a theatre, film & pop culture review
Note: My personal rankings are listed in order from best to worst, with #1 being my favorite, while predictions for the actual winners will be in orange.
Should be here: Nevin Steinberg, Magic/Bird
For his work on Death of a Salesman, Scott Lehrer has earned his fourth Tony nomination in five years (he won in 2008 for the hugely successful Lincoln Center revival of South Pacific). I didn’t get to see the show, but no one seems to really be talking about Lehrer’s work here, so I think it’s fair to say he’s not in the running.
Gareth Owen has only designed two Broadway shows, but he’s been nominated for both. For the other, A Little Night Music in 2009, Owen became the youngest individual ever to be nominated for a Tony Award for Sound Design, or so he claims (for the life of me, I couldn’t find a birthdate for him anywhere, but we’ll take him at his word). That in and of itself is pretty impressive, and he definitely has a shot at usurping Peter‘s crown: For End of the Rainbow, the very natural-sounding hotel scenes are subtly amplified whenever Tracie Bennett’s voracious Judy Garland transforms the stage into a concert venue and her backup orchestra appears upstage.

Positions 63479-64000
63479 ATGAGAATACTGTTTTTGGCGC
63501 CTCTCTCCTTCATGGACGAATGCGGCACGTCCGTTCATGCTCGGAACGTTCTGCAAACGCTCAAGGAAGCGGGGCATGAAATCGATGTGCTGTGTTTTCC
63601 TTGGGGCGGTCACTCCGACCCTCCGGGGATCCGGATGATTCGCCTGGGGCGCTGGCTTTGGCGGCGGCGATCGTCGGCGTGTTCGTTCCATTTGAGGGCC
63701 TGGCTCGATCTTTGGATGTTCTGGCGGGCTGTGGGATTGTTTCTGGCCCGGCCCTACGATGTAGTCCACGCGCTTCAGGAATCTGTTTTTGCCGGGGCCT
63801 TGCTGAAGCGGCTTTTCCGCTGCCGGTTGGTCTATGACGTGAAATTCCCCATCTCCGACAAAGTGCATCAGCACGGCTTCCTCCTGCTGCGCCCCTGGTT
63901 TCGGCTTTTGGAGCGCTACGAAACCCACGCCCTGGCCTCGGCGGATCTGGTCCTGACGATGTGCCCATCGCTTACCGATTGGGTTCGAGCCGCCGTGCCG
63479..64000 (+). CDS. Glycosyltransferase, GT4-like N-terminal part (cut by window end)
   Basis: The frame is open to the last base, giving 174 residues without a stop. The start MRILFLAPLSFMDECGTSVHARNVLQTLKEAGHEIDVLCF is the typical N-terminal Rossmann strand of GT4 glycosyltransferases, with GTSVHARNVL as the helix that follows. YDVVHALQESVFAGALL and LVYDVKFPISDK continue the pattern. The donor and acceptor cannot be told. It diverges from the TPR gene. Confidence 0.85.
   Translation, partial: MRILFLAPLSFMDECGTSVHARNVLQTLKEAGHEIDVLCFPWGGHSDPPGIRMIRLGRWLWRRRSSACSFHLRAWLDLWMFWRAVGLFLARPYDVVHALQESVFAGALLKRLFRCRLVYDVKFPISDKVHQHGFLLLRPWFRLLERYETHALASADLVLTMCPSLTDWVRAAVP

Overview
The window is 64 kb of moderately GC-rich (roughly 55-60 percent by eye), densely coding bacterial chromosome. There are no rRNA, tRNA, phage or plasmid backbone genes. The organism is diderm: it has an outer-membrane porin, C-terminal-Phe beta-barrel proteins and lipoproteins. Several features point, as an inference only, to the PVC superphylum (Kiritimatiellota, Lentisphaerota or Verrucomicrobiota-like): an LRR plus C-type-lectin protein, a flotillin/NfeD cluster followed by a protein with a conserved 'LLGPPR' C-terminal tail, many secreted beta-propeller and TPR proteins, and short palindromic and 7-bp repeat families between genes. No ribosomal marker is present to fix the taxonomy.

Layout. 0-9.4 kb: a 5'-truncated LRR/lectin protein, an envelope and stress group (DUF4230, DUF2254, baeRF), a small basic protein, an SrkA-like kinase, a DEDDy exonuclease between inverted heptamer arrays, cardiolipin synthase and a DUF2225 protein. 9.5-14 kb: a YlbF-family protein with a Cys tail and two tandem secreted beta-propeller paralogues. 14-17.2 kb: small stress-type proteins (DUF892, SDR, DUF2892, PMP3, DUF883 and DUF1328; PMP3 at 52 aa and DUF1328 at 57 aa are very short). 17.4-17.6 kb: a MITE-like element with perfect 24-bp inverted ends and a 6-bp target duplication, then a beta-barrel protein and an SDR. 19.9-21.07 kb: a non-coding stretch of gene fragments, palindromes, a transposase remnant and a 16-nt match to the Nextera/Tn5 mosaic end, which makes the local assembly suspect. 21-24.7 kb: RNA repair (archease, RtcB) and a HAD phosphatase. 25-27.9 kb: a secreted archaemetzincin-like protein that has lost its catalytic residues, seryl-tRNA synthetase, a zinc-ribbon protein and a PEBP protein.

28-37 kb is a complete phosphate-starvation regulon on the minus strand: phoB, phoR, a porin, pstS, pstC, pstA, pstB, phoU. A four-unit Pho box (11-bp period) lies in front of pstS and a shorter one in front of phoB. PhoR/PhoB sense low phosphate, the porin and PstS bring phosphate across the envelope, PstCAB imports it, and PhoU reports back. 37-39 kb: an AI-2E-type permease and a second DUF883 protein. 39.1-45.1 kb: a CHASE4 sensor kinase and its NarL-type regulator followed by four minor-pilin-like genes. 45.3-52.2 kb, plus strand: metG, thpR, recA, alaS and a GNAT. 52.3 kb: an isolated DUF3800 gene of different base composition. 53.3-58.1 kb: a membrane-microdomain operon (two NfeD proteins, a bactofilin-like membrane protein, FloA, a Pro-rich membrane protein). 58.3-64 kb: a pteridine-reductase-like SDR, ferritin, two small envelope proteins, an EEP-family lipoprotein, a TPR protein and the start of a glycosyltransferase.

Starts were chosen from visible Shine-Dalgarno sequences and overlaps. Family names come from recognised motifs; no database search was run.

The Tony Award-winning sound designer of Billy Elliot, Paul Arditti works consistently on both sides of the pond, but unfortunately hasn’t much of a shot here for his work on the fantastically funny One Man, Two Guvnors. The majority of Arditti’s work consists of amplifying composer Grant Olding’s skiffle score, which is infused throughout the show. The Craze quartet entertains pre- and post-show and covers scene changes, and whether onstage with standing mikes or sitting in the front of house, the music — rockabilly and bluegrass to Beatles-like pop — infiltrates with a clear and happy energy that befits, but doesn’t overwhelm, the frantically silly farce.
Stars that chime with a twinkle as they appear. A ticking time-bomb of a crocodile. Gusty winds that force a ship to wreck amidst crashing waves. Darron L. West not only aurally cultivates and clarifies Wayne Barker’s mer-diddies and pirate shanties, but he sprinkles stardust and sparkle throughout, creating a soundscape that is just as magical and entrancing as its youthful subject, Peter Pan. Peter and the Starcatcher is by far the most design-heavy show, making it easy for voters to recall, with delight, how its sparkling sound perfectly complemented this charming show.